“No-one who had not started when he did, facing conditions as they were then, can fully appreciate the cost to him and his co-workers. We rejoice that he lived to receive the recognition, appreciation and acknowledgement of his immeasurable contribution. The Bishops and Ministers of IMCGB extend heartfelt sympathy to his family and colleagues and all who mourn his loss.”
In his own words
This message from Joel was shared by his family upon his passing:
Many tributes have appreciated Joel for his deep wisdom and insight – qualities which are illustrated in the quotes below from a range of his speaking engagements and writings:
Joel Edwards reflecting on his own story in ‘Reverse mission: Towards a structural change in society’, a chapter in Turning the Tables on Mission: Stories of Christians from the Global South in the UK (edited by Israel Olofinjana, 2013):
‘Impact goes beyond influence. I don’t really care where you come from in the missionary enterprise, structural change is part and parcel of that mission, and that is a part of the challenge facing those of us from ethnic minorities. And I think this is about dialogue and partnership… The issue we face together is this: how do we integrate together with God – black and white – in order to have influence and make a difference?’
An excerpt from Joel’s keynote message at the online CTE Mission conference, November 2020:
‘…Much of our witness has been tarnished by a kind of ecclesial discipling which means we have been inclined to spread our own Christian brands while spreading the good news about Jesus. But as the theologian Dallas Willard said, what Jesus meant was, ‘Go therefore into every ethnic group and help them become my students…’
A Tale of Two Peoples – Joel’s sermon at the Spirit of Windrush: A Service of Thanksgiving, Westminster Abbey, Friday 22 June 2018:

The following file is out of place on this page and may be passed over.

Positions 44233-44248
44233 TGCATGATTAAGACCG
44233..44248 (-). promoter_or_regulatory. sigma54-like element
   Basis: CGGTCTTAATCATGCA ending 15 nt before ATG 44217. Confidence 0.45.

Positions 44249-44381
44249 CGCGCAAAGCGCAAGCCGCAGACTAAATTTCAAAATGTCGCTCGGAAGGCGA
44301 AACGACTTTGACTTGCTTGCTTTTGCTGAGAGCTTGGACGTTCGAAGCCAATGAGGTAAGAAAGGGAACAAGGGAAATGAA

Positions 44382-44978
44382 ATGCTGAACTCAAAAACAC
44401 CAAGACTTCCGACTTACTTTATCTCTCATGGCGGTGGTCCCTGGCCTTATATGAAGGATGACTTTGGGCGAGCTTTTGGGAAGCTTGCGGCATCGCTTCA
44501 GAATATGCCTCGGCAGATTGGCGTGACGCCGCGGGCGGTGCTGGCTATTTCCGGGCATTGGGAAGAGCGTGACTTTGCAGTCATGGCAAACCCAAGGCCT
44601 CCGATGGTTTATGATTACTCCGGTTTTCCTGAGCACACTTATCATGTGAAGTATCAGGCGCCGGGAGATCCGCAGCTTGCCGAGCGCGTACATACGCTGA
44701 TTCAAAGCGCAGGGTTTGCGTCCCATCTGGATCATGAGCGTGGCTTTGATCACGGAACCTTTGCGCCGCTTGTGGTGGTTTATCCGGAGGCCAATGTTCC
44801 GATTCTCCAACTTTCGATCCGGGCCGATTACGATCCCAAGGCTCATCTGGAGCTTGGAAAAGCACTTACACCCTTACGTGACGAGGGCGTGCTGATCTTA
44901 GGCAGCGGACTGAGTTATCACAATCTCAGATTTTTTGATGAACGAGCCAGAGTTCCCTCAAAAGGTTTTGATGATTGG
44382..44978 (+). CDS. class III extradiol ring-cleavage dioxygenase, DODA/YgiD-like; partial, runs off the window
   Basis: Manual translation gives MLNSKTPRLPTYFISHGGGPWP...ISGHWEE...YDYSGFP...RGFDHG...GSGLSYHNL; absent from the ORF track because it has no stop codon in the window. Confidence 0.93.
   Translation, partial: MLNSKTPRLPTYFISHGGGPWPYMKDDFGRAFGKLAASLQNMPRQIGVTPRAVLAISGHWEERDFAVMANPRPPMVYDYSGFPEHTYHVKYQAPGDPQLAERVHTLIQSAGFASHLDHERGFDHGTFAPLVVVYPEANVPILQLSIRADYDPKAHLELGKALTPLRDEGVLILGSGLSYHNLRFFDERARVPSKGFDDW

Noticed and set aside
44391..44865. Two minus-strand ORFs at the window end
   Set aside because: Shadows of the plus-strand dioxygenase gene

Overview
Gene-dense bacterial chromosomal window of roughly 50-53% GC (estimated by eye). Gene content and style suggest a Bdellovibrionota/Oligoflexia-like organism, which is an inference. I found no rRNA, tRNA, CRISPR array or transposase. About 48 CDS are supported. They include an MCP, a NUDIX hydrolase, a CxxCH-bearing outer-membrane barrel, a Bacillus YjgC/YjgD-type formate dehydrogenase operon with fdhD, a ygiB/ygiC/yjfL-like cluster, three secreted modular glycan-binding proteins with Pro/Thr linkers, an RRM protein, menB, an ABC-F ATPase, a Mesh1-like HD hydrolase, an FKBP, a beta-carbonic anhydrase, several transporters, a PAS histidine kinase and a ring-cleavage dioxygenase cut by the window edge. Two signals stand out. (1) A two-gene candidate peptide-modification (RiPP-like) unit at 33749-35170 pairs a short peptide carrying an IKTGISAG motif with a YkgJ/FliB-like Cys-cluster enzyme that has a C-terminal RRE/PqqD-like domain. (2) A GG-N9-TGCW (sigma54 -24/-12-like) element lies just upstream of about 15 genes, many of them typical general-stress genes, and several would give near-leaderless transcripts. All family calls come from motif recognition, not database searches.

“In our story today, Windrush has gifted Britain: trade union leaders, politicians and senior civil servants… Leaders in Britain’s spiritual life, its business, science, the arts, education, music, media and sport.
“… But settling down hasn’t been plain sailing. The children of Windrush have experienced over representation in Britain’s prisons and mental health institutions. Knife crimes. Underachievement in education and the job market. Settlement has meant racism, sometimes too much policing and not enough protection. And Stephen Lawrence.
“But in the words of our New Testament reading, sometimes “afflicted in every way, but not crushed; perplexed, but not driven to despair; persecuted, but not forsaken; struck down, but not destroyed.”
“… Like the Hebrews, the people of Windrush are resilient in the face of both realities. History has taught us that this is often the price of citizenship.
“… We may be perplexed, but Christian faith is all about future hope. And Windrush resilience arises, supremely, from the conviction that God, our help in ages past will always be our hope for years to come.’
Read more from Joel Edwards
Joel Edwards, Lord Make Us One: But Not All the Same! London, Hodder and Stoughton, 1999.
Joel Edwards, ‘Reverse Mission: Towards Structural Change in Society’ in Israel Olofinjana (ed), Turning the Tables on Mission: Stories of Christians from the Global South in the UK, Watford, Instant Apostle, 2013.
Joel Edwards, An Agenda for Change: A Global Call for Spiritual and Social Transformation, Grand Rapids, MI, 2009.
Joel Edwards (ed), Let’s Praise Him Again: An African-Caribbean Perspective on Worship, Eastbourne, Kingsway Publication, 1992.
Social media tributes
Photos from the Spirit of Windrush service © Dean & Chapter of Westminster